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Premier League table predicted 2022/23: Every team ranked and rated

Of course, it won't be. Only a select handful of teams will actually finish the season having achieved their goals and lived up to expectations, but how do we think the new campaign is going to play out? brings you our full predicted Premier League table for 2022/23, plus each team ranked and rated below.

We already know you disagree, but here is our full predicted table for the 2022/23 Premier League season, followed by our verdict on every team in the top flight:

Manchester CityLiverpoolTottenhamArsenalChelseaAston VillaManchester UnitedWest HamNewcastleCrystal PalaceLeicesterWolvesBrightonLeedsBrentfordFulhamNottingham ForestEvertonSouthamptonBournemouthTitle contenders and top four1. Manchester City

The best team in the world just got better. Any negativity around Erling Haaland over a miss in the Community Shield is nonsensical. Raheem Sterling and Gabriel Jesus's absences will be felt, but Kalvin Phillips and Julian Alvarez add great depth. The stage is set for Jack Grealish, Phil Foden and Riyad Mahrez to step up and lead more consistently.

2. Liverpool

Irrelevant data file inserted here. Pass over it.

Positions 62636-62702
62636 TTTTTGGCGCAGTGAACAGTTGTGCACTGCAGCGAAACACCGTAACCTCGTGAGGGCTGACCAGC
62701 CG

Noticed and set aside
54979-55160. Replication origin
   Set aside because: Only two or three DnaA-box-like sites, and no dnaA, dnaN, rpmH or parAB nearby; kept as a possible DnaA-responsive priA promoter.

Jürgen Klopp appears to have done it again when it comes to signing the right man for the right role. Diogo Jota came in at the perfect time in perfect form, so too Luis Díaz, and now Darwin Nunez looks set to bring a whole new dimension to Liverpool's play. They will be as deadly as ever, even without Sadio Mané, but faint question marks remain over the depth of their midfield without any new signings.

3. Tottenham

Nothing would surprise us to see Spurs go long in this title race. We wouldn't even be shocked if they lead the league by the time of the World Cup break. Antonio Conte is a born winner and will extract immense results from Son Heung-min and Harry Kane, supplemented by Ivan Perišić and Dejan Kulusevski. Richarlison gives them a nasty edge too – he is a superb signing. Expect a really strong campaign with silverware on the way.

4. Arsenal